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Furrow Irrigated Cotton on Clayey Soil in the Lower Mississippi River Valley
- Pitts, D. J., Wright, R. E., Kimbrough, J. A., Johnson, D. R.
- Applied engineering in agriculture 1990 v.6 no.4 pp. 446-452
- Gossypium, agricultural engineering, arid lands, clay soils, economic analysis, furrow irrigation, irrigation scheduling, seed cotton, soil water, valleys, water stress, yields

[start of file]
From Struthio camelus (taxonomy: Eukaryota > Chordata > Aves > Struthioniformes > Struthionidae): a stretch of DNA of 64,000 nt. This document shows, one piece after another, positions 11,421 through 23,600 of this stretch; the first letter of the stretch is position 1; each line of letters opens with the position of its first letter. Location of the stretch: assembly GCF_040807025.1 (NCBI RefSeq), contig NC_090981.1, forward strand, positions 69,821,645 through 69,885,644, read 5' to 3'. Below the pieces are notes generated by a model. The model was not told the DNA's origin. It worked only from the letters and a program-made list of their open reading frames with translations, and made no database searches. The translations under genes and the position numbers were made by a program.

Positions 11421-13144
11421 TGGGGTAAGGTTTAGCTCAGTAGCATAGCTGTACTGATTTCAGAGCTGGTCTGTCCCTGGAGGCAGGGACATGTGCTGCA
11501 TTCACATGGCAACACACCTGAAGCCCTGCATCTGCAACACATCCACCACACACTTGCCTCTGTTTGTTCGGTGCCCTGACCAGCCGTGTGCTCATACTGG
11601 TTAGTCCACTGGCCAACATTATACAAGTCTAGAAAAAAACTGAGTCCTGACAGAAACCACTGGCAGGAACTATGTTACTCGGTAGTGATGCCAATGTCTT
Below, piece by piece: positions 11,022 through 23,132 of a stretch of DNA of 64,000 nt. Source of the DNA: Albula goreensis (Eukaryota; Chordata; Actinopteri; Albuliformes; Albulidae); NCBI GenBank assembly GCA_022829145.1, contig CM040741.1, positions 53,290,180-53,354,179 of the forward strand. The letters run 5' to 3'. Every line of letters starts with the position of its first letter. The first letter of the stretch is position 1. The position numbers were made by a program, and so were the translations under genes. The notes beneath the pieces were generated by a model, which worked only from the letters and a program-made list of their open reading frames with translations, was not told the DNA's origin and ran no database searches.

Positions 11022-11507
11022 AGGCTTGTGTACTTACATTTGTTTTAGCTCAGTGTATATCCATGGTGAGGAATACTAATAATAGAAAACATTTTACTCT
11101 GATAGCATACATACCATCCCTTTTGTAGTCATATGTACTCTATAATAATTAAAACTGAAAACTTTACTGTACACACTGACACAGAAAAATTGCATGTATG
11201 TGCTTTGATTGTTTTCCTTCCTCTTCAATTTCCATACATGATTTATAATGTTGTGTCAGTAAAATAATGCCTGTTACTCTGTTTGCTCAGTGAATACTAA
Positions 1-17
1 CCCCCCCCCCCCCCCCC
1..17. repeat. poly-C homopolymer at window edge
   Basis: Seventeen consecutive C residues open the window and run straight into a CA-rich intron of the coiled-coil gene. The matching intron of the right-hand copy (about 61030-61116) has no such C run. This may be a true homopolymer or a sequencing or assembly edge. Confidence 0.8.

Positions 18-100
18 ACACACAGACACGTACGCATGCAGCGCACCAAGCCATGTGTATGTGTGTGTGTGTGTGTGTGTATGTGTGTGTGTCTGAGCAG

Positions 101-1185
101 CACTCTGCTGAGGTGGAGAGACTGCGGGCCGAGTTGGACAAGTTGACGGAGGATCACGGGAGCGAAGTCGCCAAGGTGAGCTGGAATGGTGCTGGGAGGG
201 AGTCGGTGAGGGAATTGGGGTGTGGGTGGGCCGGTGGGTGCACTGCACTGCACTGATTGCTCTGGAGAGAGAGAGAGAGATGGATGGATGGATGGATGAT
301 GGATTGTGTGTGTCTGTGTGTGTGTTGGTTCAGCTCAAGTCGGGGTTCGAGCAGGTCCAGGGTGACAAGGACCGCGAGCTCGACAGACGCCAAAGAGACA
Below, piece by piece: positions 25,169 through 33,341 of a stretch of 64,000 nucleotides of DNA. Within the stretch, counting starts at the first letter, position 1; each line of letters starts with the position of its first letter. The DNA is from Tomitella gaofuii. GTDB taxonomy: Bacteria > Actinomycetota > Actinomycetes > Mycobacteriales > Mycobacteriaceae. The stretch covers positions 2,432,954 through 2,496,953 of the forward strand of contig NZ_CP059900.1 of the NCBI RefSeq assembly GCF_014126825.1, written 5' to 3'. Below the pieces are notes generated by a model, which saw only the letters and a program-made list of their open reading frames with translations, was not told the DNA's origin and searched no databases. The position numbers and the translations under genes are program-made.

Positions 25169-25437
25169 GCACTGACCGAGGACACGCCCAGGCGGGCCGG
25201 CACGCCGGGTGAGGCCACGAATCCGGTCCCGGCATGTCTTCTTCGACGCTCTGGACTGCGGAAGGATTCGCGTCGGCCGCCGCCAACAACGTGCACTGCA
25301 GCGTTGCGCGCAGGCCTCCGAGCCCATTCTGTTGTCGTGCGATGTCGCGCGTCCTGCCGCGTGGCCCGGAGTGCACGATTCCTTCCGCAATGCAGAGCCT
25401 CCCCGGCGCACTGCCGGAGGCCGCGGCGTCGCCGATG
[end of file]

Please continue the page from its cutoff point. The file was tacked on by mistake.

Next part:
- A majority of cotton currently grown in the lower Mississippi River Valley is under dryland production. A three-year field study was conducted to evaluate furrow irrigation as a production practice for cotton (Gossypium hirsutus L.) grown on clayey soils. Soil-water potential (SWP) was used as the primary method for scheduling irrigation. Three other methods, soil-water deficit (SWD), leaf-water potential (LWP), and crop water stress index (CWSI), were compared to SWP as means for determining irrigation timing. Irrigation resulted in a significant yield increase over non-irrigated cotton in each year of the study. The mean yield was 3470 kg/ha (3090 lb/acre) for the irrigated cotton and 2312 kg/ha (2059 lb/acre) for the non-irrigated, which resulted in an average annual increase of 1158 kg/ha (1031 lb/acre) of seed cotton. An economic analysis comparing cost to benefit of irrigation on cotton showed an average annual return of $240 ha-1 ($97 acre-1).